The ad campaign did succeed in one important aspect – it brought the matter to my attention. The result is that I investigated the Pro Act. I suggest you read the article from NPR which provides a good summary of the act. Forbes provides some added insight into how the act will affect free-lance contractors.
Like most Democratic initiatives in Congress, it is too big. The proposed legislation is incorporating several controversial aspects of labor law that essentially doom this bill politically and judicially.
The Pro Act advances the “closed shop,” effectively neutralizing Right-to-Work laws that are currently in existence in 27 states. The right to free association is fundamental in our country, and forcing workers to join unions and/or pay union dues violates that liberty.
The Pro Act will require employers to treat contractors as employees under certain conditions. The irony of this doesn’t escape me, being that the biggest contractor of employees I know of is the federal government! Contracted employees are “free-lance” for a reason – it is their choice. This is one example of an idea that should be handled under separate legislation. It is complicating and the effects are difficult to measure: how many hours are required, benefits, pension and retirement contributions, and leave.
Unionization procedures – this is another example of why this issue needs to be addressed individually. The Pro Act opened up a real can of worms with this. It is actually the one item I have some sympathy on. Yet it introduces some serious concerns such as possibly compromising the secret ballot and violating personal private information.
I am not anti-union. I have worked under the AFL-CIO twice in my lifetime and was represented by a union as a federal employee. I had no problem with it. The union provided several resources that were noticeably absent in a non-union shop. But a “closed shop” is a formula for disaster because the union is only held accountable to the degree that people are willing to pay dues. The increased politicization of unions is despised by many union members because their dues are funding politicians and agendas they would not approve. Nothing more clearly demonstrates this problem than what occurred in the 2020 election when the AFL-CIO endorsed Joe Biden who then immediately terminated the Keystone Pipeline project, eliminating as many as 8,000 union jobs. No – union leaders do NOT have your best interest in mind. It is all about politics and power. That’s reality.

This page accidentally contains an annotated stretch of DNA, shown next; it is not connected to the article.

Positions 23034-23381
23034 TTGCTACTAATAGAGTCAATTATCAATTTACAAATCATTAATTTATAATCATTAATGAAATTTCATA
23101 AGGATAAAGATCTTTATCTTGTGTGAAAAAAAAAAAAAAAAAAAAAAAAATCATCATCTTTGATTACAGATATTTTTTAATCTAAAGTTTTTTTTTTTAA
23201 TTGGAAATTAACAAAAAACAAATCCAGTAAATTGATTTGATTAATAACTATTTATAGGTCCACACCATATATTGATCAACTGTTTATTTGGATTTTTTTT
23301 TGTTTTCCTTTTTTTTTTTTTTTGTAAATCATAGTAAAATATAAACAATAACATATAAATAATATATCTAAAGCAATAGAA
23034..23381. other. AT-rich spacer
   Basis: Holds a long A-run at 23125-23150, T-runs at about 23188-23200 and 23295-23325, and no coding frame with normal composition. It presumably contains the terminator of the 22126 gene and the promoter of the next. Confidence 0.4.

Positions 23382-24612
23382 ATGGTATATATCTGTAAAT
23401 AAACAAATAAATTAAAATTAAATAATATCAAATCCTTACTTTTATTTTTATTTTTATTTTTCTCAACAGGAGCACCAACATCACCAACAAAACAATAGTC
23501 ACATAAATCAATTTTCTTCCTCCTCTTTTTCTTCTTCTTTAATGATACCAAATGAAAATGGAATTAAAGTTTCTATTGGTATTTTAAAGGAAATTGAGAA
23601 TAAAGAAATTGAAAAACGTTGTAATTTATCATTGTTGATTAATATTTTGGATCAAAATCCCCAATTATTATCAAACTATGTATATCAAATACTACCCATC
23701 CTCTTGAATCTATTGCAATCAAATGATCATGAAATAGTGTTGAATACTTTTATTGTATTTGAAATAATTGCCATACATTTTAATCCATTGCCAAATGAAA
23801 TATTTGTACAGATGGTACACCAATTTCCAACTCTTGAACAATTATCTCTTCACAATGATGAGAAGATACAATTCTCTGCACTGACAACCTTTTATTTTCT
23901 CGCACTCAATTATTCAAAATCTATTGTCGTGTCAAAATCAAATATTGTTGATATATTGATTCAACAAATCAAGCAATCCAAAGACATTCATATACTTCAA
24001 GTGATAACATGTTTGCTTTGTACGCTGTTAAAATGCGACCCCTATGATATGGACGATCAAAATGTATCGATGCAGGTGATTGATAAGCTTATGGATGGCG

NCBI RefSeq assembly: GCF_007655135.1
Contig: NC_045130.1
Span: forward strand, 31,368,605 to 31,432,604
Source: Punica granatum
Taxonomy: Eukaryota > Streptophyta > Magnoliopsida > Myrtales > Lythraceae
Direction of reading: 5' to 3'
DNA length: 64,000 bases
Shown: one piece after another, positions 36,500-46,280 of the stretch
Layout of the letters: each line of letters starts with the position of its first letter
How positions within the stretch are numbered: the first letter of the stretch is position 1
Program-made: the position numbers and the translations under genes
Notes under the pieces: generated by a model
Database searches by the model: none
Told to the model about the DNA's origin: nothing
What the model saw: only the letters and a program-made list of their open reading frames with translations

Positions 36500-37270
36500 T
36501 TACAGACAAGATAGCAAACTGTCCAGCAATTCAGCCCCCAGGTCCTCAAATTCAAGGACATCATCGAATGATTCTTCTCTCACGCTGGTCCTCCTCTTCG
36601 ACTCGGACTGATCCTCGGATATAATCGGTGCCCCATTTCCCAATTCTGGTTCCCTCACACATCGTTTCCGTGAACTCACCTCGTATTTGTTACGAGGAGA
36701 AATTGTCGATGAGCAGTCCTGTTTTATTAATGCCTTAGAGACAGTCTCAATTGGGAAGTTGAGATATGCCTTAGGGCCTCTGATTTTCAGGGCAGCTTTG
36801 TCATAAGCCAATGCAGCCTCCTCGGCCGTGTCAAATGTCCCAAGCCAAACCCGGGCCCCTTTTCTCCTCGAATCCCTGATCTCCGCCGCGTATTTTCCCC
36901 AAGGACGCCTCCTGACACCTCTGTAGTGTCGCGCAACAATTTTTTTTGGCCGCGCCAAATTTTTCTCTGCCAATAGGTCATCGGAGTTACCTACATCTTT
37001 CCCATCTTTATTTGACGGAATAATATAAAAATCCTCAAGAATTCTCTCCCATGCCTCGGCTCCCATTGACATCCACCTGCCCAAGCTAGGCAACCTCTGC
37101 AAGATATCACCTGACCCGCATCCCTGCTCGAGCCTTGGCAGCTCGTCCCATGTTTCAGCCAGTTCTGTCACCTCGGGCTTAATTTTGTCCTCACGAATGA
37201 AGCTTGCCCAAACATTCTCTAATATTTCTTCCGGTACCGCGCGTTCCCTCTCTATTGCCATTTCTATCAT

The other example of how unions are politicized is within the AFT and NEA, two teacher unions. Unions need to focus on serving the economic needs of their members. I respect their right to state their views in regard to safety (COVID-19). But advancing Critical Race Theory? And, as with the AFL-CIO, they use union fees to advance political issues and candidates that have little to do with their members’ working conditions. Furthermore, they are anti-liberty by opposing school choice. The AFT and NEA really need to get back to basics. They do not need to get in the face of parents and there is nothing positive about forbidding parents to choose the school they wish their children to attend. The “open shop” is one solution. Unions need to earn the support of the members they purport to represent.
“House Democrats Pass Bill That Would Protect Worker Organizing Efforts”, NPR, by Don Gonyea, March 9, 2021
“What The Pro Act Means For Freelancers And The Future Of Work”, Forbes, by Matthew Mottola, March 22, 2021
“Fact-check: Is Biden 'destroying 11,000 jobs' by revoking Keystone pipeline?”, Austin-American Statesman, by Daniel Funke, January 22, 2021
“Facebook’s Political Content Dilemma”, Bloomberg, by Kurt Wagner, September 2, 2021
By Eric Niewoehner
© Copyright 2021 to Eric Niewoehner.